People Who Live in Glass Houses

“People who live in glass houses shouldn’t throw stones,”

but the pastor’s daughter thought,

“people who live in glass houses shouldn’t,”

because her life felt like a glass house

a fish bowl or a zoo exhibit

and it made her uncomfortable

until she saw the best level of comfort available to her

could be gained by smiling politely at the onlookers,

a docile captive relaxing on the concrete.

 

These days almost everyone I know lives in a glass house.

The glass is made of backlit screens

and you can project anything you want there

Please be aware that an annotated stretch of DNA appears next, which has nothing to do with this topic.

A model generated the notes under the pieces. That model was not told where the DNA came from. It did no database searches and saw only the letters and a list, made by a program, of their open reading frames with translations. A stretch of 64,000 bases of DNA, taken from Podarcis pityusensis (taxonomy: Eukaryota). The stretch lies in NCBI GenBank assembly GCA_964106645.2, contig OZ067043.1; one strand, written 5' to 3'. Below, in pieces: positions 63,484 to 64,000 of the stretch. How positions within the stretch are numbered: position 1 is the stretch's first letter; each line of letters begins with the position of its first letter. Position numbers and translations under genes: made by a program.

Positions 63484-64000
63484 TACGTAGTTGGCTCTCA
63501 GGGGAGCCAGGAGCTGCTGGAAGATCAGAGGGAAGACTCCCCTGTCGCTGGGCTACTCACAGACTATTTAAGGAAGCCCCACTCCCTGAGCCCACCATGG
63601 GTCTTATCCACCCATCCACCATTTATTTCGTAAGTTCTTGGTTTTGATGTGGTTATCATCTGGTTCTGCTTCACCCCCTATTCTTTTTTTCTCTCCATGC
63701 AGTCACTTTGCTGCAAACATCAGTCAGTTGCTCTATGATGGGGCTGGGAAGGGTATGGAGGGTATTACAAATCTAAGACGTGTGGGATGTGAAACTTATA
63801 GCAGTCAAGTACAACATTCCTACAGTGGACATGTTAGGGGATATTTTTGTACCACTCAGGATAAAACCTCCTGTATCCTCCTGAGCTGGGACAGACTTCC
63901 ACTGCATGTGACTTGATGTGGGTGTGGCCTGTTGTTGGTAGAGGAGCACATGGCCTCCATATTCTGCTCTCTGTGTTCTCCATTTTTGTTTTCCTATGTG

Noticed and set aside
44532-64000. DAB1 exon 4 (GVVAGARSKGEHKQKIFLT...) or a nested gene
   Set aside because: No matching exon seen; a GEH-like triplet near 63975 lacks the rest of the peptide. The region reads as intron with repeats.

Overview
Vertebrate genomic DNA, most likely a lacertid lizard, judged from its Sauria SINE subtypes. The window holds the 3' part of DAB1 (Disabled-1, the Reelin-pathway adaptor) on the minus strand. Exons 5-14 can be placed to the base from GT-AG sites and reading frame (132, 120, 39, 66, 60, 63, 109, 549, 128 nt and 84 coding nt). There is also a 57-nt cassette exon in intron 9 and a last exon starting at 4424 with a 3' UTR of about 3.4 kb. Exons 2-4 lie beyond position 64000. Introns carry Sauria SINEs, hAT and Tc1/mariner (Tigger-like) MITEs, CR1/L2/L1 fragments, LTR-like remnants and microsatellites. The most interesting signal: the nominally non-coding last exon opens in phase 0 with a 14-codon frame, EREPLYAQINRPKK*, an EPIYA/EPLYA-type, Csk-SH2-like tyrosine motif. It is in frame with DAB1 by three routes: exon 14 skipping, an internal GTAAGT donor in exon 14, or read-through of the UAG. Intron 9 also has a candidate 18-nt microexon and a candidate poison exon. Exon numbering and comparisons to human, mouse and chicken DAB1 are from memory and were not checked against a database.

a polite smile, a superior sneer,

an angst-ridden mask of mystique

a hip air of disinterestedness

while inside your house you push keys, click mice,

and wrestle with your death wish

for a stone to come crashing through

bringing down the house,

letting in the weather.

 

2 Comments

  1. I think the glass house I lived in as a pastor’s daughter was the seed for my co – dependencies. It feels good have gotten more honest. Hard to break the habit of smiling and pretending to know people who seem to know me. But I now find joy in asking who they are and learning their stories. I’m living with an open door and closed shades on my glass house.

    • Well said! Thanks for engaging with the poem. I love the idea of the open door and closed shades. A healthy balance.

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